1. It never ceases to amaze me. Life is so good when neighbours work together – and can be so horrible when they intentionally antagonize. Particularly in close quarters – as in the city, people need to be a bit more aware of what effect their actions have on their neighbours. The city’s not anonymous … in fact, it can be very intimate because of the small lots and high density. That’s part of the good side of it – and the bad. I’m sorry your neighbour has decided to turn it into a ‘call the cops’ relationship. They don’t know what they’re missing. The Scottish bothy sounds good – as does a small town on the west coast of Ireland!

      1. Haha! Maybe it’s because I grew up just outside a small town in Ireland’s Co. Kildare, that I feel the way I do about peace and quiet 🙂

      2. Oh, lucky you! That must explain it! Which town?

      3. Athy – about 50 miles south of Dublin…

      4. Ah yes. Gorgeous part of the world! You’re certainly a long way from home now – and much colder! My husband is from Belfast and came over here a few years ago. He’s just starting to get used to the cold. He’s with you on the small town – particularly in Scotland, too!

      5. I’ve been watching an old Robert Kee series to try and better understand my Irish roots – it’s all so confusing. Funnily enough I haven’t had to hard a time of it getting used to the temps – which is surprising because I dislike the cold, but when it’s mixed with this much sunshine I couldn’t give a hoot 🙂

      6. The sunshine definitely makes it bearable. I found the Irish weather very moderate – but so depressing in winter. Dark by 3/3.30 and not light again until 8.30 in the morning. And then grey most of the time in between. Having said that, the long days of summer almost made up for it!

      7. And why is understanding your Irish roots so confusing?

      8. Do you understand the centuries old antagonism between Protestants and Catholics, the Irish and the English, the Presbyterians and the Orangemen… it’s all so multi-layered and scrambled!

      9. Ah yes, that. I lived in Belfast for a number of years and my husband is from Belfast. From where I stand, it’s difficult to understand how antagonism can last centuries. By that I mean the visceral antagonism that keeps the history alive – as opposed to acknowledging what happened and moving on to create something new. It can seem simple looking at it from this end, but it never is.

      10. Exactly! Still, I’ll keep trying…

Leave a Reply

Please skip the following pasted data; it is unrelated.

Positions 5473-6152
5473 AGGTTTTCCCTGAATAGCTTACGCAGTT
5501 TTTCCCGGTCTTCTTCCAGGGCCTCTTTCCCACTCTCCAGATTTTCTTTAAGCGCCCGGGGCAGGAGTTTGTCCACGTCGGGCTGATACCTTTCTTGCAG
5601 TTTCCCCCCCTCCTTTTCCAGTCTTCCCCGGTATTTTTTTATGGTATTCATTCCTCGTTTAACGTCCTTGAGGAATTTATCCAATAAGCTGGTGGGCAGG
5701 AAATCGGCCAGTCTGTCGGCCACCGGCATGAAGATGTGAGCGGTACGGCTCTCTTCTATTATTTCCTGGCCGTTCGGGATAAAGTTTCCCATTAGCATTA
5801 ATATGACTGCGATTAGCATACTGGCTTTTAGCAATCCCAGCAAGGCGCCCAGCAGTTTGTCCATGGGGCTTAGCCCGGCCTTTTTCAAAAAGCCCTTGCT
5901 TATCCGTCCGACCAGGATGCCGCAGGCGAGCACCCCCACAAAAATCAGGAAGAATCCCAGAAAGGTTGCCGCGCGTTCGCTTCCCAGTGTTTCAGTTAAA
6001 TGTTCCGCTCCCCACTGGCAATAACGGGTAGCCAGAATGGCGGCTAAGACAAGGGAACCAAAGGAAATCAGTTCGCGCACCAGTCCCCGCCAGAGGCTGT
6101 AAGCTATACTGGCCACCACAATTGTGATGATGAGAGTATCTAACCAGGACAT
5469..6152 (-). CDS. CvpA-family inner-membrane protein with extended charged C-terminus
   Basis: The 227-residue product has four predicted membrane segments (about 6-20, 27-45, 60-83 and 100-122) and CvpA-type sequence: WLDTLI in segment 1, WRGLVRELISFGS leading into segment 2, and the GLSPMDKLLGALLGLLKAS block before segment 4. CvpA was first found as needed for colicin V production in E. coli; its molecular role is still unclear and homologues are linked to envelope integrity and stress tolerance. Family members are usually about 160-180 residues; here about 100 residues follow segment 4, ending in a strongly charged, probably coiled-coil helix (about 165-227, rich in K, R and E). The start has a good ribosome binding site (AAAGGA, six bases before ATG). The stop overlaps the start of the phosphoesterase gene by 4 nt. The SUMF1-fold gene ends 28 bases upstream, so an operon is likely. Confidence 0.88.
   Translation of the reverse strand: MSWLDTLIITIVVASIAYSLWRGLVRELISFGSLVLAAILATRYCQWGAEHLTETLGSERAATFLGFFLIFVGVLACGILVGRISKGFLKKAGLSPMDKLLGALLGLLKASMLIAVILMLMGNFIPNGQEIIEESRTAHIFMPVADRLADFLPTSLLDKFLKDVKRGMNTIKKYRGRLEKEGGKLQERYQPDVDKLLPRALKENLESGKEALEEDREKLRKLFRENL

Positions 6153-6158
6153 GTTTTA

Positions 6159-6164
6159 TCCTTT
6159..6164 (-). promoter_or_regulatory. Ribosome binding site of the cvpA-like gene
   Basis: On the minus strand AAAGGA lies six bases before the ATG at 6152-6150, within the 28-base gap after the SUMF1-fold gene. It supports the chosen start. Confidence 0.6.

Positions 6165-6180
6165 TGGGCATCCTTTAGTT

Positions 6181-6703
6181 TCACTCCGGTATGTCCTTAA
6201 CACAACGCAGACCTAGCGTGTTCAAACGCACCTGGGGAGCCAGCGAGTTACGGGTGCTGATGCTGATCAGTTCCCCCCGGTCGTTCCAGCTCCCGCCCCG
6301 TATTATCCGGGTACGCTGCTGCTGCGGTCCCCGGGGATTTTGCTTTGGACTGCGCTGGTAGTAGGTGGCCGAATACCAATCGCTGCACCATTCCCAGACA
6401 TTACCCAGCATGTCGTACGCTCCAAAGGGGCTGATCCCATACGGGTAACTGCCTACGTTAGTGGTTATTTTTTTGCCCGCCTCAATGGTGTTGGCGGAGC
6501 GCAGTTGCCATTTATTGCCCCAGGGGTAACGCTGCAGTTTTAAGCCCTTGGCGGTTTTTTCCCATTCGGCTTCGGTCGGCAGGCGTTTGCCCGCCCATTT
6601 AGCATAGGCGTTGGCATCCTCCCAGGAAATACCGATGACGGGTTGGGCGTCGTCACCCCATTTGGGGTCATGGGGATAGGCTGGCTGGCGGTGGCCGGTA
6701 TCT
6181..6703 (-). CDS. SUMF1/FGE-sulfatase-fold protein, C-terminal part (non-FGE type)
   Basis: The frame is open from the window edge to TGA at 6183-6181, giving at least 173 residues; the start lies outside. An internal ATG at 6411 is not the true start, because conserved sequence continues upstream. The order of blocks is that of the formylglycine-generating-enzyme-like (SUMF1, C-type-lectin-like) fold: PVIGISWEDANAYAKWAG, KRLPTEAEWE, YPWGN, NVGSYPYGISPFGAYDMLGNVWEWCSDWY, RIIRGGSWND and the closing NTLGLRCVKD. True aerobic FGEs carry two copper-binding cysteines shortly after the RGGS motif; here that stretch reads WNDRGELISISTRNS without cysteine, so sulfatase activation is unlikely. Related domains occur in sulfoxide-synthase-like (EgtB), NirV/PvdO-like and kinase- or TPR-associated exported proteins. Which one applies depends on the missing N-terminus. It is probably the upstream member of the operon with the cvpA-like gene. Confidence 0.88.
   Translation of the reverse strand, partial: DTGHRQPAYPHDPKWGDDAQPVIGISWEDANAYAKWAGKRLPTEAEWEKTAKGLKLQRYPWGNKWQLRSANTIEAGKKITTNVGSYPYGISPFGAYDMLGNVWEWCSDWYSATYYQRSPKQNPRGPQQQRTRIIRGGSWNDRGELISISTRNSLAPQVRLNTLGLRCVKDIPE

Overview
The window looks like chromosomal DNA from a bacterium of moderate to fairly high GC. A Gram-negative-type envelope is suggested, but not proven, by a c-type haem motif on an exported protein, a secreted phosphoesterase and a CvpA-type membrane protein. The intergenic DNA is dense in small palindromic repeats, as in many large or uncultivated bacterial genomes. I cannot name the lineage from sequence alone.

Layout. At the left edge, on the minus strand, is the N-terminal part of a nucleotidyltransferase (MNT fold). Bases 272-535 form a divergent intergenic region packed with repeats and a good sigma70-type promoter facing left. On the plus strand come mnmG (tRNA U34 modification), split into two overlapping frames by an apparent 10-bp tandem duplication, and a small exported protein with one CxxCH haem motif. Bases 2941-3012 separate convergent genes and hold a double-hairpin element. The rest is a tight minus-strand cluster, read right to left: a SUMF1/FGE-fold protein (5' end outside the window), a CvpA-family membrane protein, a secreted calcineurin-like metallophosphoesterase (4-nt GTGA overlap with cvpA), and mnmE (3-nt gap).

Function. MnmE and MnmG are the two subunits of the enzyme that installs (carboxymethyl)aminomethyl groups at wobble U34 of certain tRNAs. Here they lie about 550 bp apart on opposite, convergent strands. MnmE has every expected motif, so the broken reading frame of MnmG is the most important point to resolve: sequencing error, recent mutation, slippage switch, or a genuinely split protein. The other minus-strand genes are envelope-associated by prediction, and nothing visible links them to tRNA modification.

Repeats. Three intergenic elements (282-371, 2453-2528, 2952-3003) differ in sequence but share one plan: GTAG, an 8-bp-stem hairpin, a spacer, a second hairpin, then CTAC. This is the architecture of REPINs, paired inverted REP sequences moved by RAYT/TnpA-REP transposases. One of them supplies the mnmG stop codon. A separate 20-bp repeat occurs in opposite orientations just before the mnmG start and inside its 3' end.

Fill in your details below or click an icon to log in: Logo

You are commenting using your account. Log Out / Change )

Twitter picture

You are commenting using your Twitter account. Log Out / Change )

Facebook photo

You are commenting using your Facebook account. Log Out / Change )

Google+ photo

You are commenting using your Google+ account. Log Out / Change )

Connecting to %s


Sharing a love for nature, heritage, animals and pets, including all things beautiful and surprising, driven by passionate curiosity, and compiled for you in articles, photographs and intriguing regular snippets.

Back On The Rock

Settled back in Jersey, heart still in Ireland....

Dream, Play, Write!

Today, make a commitment to your writing.


Writer, Columnist, Contributor, and Editor


Digital Transformation - Poetry and Photography @VersesInMotion @VIMMedia

the bippity boppity beautiful blog

let's create something beautiful - Katie Ann De Crescenzo

J T Weaver

And in the end the love you take, is equal to the love you make. -- The Beatles

Dianne Johnston

Living Life after 60

Ray Ferrer - Emotion on Canvas

** OFFICIAL Site of Artist Ray Ferrer **

Smashing Through Life!

kicking the shit out of life every day, right in the nuts

Hiking Photography

Beautiful photos of hiking and other outdoor adventures.

Top 10 of Anything and Everything!!!

Animals, Gift Ideas, Travel, Books, Recycling Ideas and Many, Many More


Just another site

EXPATLOG without borders

Eat, Sleep, Television

Watch as I amaze and astound with opinions about what TV shows I like!

Shannon A Thompson

You need the world, and the world needs good people.

Dear Life, Said With Love.

Life as I usually, somewhat, sometimes, clearly see it.

%d bloggers like this: